Andrew Johnston, an Australian wine writer, goes to Dubrovnik to prepare an article for his editor on the wines and wineries of southern Rhône. He never realized this trip will alter his life until an old acquaintance crosses his way bringing new surprises and challenging exploits. In author Angus Kennedy’s Two Tickets To Dubrovnik, you will follow Andrew as he weaves the perfect editorial piece—while facing the challenges for his heart and logical decisions. You will be compelled to take deep breaths, discover insights, and witness a beautiful story of life, a little romance, and anything in between.


Follow Andrew in Dubrovnik as he crosses his path with an old Bordelaise wine making acquaintance, Lucien Delasalles, and his step-sister, Niki Menčetić. After a few meetings, Andrew realizes he is falling for Niki. He is warned by his landlady about Niki’s brother, Jakov, and his unsavoury friends; nevertheless, he gets to know Niki’s aunt and her family, and meets Jakov. Soon, Andrew receives a visit from the local police that drives him to discover more of Jakov’s dubious activities. The story progresses when Andrew reveals everything he knows to the police that leads to the arrest of Jakov. What follows will make Andrew satisfied that he’s done with his writing job but sad of how his relationship with Niki will turn out.

In its unexpected conclusion, you will find themselves with Andrew back in Australia, reminiscing his short stay in Dubrovnik and the many things that happened. Two Tickets To Dubrovnik will leave you with questions and desire for more adventure of the same kind.



In this story, Australian wine writer, Andrew Johnston, is again staying in Europe, this time with his brother, Adrian, for both work and a holiday. He receives an extensive new project from his publisher that takes him through the premium wine producing regions of France, during which he meets up again with a number of his old acquaintances from both France and Dubrovnik. Among these is Niki Menčetić and the chance meeting rekindles his old feelings for her.


Fiction fans who enjoy a tinge of romance will be intrigued by the development of Andrew’s relationship with Niki and the on-going intrusion of the unknown from her various family affairs. Moreover, wine enthusiasts will be fascinated by the detail and insights into the French wine industry that Kennedy brings into his writing, backed by nearly three decades of experience in the winemaking industry in Australia, New Zealand, France, Italy and the United States.


With his deepening plot, ever-engaging storyline, and solid expertise in wine, Kennedy has made A View from the Languedoc an enticing follow-up to his debut novel. What makes his writing uniquely refreshing is the amalgamation of national and cultural differences, personal development and Europe’s wine industry.





In this third novel of the Out of Solitude tetralogy, Australian wine writer, Andrew Johnston, has had to leave Niki Menčetić in Dubrovnik while he returns to Australia to provide support for his brother, Adrian, during the illness of his wife. Andrew misses Niki and plans to return to Europe but receives an extensive new project from his publisher that takes him first through the wine producing regions of California.


When he finally arrives in Dubrovnik, their feelings for each other have strengthened and matured. During his stay in Dubrovnik and their travels around Croatia and Bosnia and Herzegovina, Niki reveals what she and her brother, Jakov, have been working on over the past fifteen years. What started with being a simple family project has developed into a complex search for the truth about her ancestors – over a period of several centuries.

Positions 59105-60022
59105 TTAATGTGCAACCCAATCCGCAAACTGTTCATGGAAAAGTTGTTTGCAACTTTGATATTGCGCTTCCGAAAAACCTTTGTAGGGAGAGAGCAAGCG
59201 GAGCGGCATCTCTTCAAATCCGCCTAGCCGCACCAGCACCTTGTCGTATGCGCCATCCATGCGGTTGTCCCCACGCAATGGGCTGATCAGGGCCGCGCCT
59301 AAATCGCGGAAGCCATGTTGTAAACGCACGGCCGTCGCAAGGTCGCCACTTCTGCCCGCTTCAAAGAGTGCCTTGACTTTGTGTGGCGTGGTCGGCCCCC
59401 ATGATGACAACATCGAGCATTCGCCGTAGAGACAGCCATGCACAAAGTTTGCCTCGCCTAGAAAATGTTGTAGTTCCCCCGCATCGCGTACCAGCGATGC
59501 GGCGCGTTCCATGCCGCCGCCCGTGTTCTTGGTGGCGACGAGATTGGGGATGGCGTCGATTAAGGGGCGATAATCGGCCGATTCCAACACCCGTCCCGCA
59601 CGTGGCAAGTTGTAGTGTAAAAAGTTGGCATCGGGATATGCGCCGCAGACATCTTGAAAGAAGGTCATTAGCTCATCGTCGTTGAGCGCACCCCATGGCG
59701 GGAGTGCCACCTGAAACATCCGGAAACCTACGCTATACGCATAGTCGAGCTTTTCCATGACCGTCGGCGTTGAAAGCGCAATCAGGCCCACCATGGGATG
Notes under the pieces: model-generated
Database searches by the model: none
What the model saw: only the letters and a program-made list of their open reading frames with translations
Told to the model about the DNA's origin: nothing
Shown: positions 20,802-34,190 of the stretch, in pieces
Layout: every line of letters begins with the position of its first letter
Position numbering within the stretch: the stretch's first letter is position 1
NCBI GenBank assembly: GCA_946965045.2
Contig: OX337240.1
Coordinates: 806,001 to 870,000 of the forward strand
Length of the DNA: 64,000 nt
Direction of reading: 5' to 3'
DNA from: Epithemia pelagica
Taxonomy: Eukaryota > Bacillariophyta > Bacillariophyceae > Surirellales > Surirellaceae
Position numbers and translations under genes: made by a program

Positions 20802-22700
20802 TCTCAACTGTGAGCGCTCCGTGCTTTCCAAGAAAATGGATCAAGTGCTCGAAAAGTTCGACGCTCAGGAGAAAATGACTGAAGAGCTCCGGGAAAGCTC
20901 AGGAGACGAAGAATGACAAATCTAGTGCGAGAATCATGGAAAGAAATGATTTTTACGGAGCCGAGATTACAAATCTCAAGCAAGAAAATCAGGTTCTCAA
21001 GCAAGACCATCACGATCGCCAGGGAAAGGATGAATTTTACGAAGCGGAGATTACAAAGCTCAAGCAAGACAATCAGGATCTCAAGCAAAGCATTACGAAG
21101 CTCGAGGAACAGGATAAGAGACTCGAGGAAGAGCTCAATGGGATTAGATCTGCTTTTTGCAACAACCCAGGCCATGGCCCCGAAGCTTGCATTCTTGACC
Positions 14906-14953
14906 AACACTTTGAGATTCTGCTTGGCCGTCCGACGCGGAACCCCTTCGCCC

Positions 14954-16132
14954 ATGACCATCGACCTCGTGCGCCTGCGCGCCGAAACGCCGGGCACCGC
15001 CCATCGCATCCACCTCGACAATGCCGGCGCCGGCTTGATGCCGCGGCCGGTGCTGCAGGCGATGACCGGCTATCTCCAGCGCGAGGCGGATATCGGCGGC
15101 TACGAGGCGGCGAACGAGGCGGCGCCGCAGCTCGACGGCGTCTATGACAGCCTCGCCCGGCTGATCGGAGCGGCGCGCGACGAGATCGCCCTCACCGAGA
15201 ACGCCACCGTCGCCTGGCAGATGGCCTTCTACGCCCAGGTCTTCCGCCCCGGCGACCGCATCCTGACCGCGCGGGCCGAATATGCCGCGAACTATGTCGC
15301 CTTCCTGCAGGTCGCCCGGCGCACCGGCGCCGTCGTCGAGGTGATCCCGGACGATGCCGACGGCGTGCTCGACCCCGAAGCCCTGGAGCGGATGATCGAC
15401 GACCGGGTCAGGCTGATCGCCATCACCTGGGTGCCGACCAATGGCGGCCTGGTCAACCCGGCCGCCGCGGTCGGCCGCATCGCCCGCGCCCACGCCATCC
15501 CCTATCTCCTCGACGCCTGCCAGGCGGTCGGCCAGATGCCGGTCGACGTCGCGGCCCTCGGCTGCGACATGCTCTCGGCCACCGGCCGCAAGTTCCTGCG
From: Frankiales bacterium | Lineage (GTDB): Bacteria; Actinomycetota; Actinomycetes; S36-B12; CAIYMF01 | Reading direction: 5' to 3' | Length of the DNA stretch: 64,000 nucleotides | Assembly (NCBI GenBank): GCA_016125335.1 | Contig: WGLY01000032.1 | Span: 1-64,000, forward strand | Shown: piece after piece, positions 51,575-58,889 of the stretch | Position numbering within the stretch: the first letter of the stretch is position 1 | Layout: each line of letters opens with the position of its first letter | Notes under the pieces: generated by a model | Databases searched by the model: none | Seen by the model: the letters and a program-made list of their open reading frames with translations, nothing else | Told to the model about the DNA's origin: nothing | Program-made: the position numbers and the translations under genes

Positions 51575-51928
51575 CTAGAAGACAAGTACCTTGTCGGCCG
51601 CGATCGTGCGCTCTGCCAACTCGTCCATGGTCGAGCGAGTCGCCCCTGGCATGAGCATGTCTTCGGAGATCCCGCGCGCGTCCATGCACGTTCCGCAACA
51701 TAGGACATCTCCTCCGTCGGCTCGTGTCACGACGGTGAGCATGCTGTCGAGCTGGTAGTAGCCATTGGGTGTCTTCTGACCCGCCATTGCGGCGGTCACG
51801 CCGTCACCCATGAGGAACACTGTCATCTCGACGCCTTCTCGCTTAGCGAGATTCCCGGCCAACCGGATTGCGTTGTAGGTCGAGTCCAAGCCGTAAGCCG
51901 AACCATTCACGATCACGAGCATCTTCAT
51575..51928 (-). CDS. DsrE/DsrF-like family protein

Andrew becomes drawn into the research and an unexpected and potentially dangerous connection with his own line of business emerges. Les Chemins de St Jacques, or the Way of St James, sprawls across Europe like a spider web and ensnares Andrew and Niki in its tendrils.


What better way to continue the tetralogy than to write such an explosive segment? Well, the answer is nothing for author Kennedy just offers you that and more. Making his series continue to be unforgettable, Kennedy’s To The East makes sure you won’t stop reading when you started it.




In The Final Programme, Australian wine writer Andrew Johnston is comatose in hospital in Sydney, Australia, after being shot in Međjugorje in Bosnia and Herzegovina. His Croatian lover, Niki Menčetić, believes he is dead, the victim of a cruel deception by Andrew’s brother, Adrian, and has returned to Dubrovnik.


Following his emergence back to life, Andrew has to recover his health and his life as well as he is able. His two quandaries are what to do with his life and, even more importantly, how to reconnect with Niki, with whom he is still in love. Because of the time lapse since the incident and his uncertainty as to what her state of mind now is, he needs to find a way to contact Niki and explain his still being alive and, hopefully, to re-establish their relationship. To do this, he will need to visit Europe again, with a plan to make contact with Niki in as delicate and as painless a way for her as possible.


Even if he is able to work through a way to get in touch with her, he is quite unaware of how she now feels towards him, believing him dead, and how she may react to the knowledge that he is, in fact, alive. Nevertheless, he has to try.


Following Andrew on his crusade to reconnect with Niki takes the reader back through the history of their relationship and its many twists and turns, as well as the events that led to his being shot. Although Andrew has help in his quest, temporal, physical and cultural obstacles stand in the way of any smooth progress. The eventual outcome of this quest will define the rest of his life.